Two minor recurring characters who appear here are employees of Lamont Cranston. Stanley, the chauffeur, and Richards, the valet, both make their debut appearance in this story. Neither were agents of The Shadow, but were recurring characters who innocently assisted The Shadow while believing him to be their master, the true Cranston.

Police Commissioner Ralph Weston is not in this story. He wouldn't make his first appearance until 1932's "Hidden Death." But interestingly enough, there is a character in this story who is named Weston. One of the six men who are entitled to share in the treasure is a Hubert Weston, a major in the British army during the war. Apparently, even at this early stage in the magazine series, creator Walter Gibson liked the name Weston. And the following year, he decided to make give a regularly appearing character that name.

Let's talk about gadgets. The Shadow stories aren't renowned for the scientific gadgets, as were those pulp stories of Doc Savage. But this one features a short-wave radio set and an early television broadcasting apparatus. Unique for 1931, this apparatus sends a flickering picture from the mountains of Pennsylvania to Lamont Cranston's short-wave room in New Jersey. The television transmitter was never used again in a Shadow story, much to the shame.

And death traps! Ah, those wonderful death traps! Rooms filled with poisonous gas. Trap doors that drop a victim into a bottomless pit. Slowly moving walls, coming together to crush their victims. The curtain of steel that falls from the ceiling, killing all beneath it. And let's not forget being buried alive, six feet underground! All of these ideas were used in later Shadow novels as well. But in this, the second Shadow story ever written, the ideas were fresh and exciting.

This story is filled with the things for which The Shadow stories eventually became well-known. The blue ink that fades when exposed to the air. The Black Ship, tavern in the bad section of Manhattan which caters to the most ruthless thugs of the underworld. The Shadow is seen piloting his own airplane.

It seems that back in the 1930s everybody knew Morse Code by heart. Whenever the occasion called upon it, some character would easily tap out a message in the International Code, and some other character would easily understand it. I'm not sure if familiarity with Morse Code was really all that common back then, or if it's just a convenient plot device. Just like people back then always seemed to have smelling salts handy in their pockets or purses. I bet if you stopped a hundred people on the street today, you'd be lucky to find one who knows Morse Code... or carries smelling salts!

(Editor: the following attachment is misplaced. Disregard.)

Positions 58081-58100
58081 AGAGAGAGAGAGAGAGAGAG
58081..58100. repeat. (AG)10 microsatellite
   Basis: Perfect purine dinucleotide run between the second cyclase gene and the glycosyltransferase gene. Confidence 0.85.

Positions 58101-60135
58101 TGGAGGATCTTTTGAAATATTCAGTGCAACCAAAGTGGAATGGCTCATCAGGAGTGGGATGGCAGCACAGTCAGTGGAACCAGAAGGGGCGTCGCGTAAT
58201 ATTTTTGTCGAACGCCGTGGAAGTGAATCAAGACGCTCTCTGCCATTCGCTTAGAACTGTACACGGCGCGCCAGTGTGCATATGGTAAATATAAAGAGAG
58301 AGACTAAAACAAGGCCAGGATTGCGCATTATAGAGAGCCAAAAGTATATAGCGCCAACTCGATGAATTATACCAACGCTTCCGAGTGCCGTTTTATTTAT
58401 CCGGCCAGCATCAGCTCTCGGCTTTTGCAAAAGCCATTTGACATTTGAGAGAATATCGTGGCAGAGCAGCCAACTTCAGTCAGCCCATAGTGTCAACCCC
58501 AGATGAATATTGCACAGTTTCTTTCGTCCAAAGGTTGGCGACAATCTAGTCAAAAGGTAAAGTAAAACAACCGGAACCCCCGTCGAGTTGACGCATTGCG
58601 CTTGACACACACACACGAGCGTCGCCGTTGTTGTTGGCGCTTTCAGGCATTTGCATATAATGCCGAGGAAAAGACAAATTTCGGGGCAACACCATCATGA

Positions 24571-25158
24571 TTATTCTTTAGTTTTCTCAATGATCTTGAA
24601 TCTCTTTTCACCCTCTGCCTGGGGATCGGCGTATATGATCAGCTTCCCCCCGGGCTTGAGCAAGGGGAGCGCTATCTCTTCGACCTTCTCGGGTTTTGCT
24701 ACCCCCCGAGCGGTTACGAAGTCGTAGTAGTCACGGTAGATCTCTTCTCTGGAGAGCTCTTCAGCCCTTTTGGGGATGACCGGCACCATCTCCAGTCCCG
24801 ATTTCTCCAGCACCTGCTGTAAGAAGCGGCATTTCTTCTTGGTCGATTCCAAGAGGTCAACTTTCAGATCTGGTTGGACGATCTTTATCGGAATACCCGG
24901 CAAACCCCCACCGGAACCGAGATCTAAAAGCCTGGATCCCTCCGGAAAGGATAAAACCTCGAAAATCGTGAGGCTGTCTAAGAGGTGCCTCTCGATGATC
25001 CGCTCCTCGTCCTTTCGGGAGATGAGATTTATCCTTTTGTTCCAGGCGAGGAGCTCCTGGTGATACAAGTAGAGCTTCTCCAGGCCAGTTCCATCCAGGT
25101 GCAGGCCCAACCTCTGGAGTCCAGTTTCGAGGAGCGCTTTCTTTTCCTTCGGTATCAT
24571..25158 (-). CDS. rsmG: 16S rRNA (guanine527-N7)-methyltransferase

I can strongly recommend this story. It's exciting and fun to read; it's a key issue that introduces some new characters. I know you'll find it well worth your time.
 

"The Money Master" was originally published in the December 15, 1942 issue of The Shadow Magazine. Enormous evil is afoot, in the form of the Money Master. This man is Eric Zorva, a master of international finance who must be stopped before he plunges the entire world into financial collapse.

As this story was published, the entire world was at war. American was fighting Germany, and thus The Shadow's superfoes were often German. It wasn't spelled out in exactly those words, but since the master villain was referred to as "Herr Zorva," there was little doubt.

It all starts when Bert Cowder, a one-man private detective agency, is engaged by a client by the name of Elvor Brune. Brune is a refugee who had to dodge out of his own country before the Nazis grabbed it, with whatever dough he could bring along. Nazi agents would like to get him. So he's hired Cowder to protect him.

Cowder knows that recently refugees have been robbed or swindled by Manhattan crooks who, so far, had kept their identity covered. In every instance, the victims had complained after crime was done, but their accounts had been too meager to supply a trail that would serve The Shadow or the law. So Cowder figures this is his chance to crack the case.

Before Cowder can get any headway in the case, Elvor Brune is killed. Shot through the heart by Wip Jandle, a thug working for an unknown boss. He tracks down Jandle, who dies in the ensuing gun battle. Looking through Elvor Brune's cash box, held tightly in the dead Jandle's grasp, Bert Cowder finds one strange bank note. It's a Ten Tarka note. Just what is a tarka?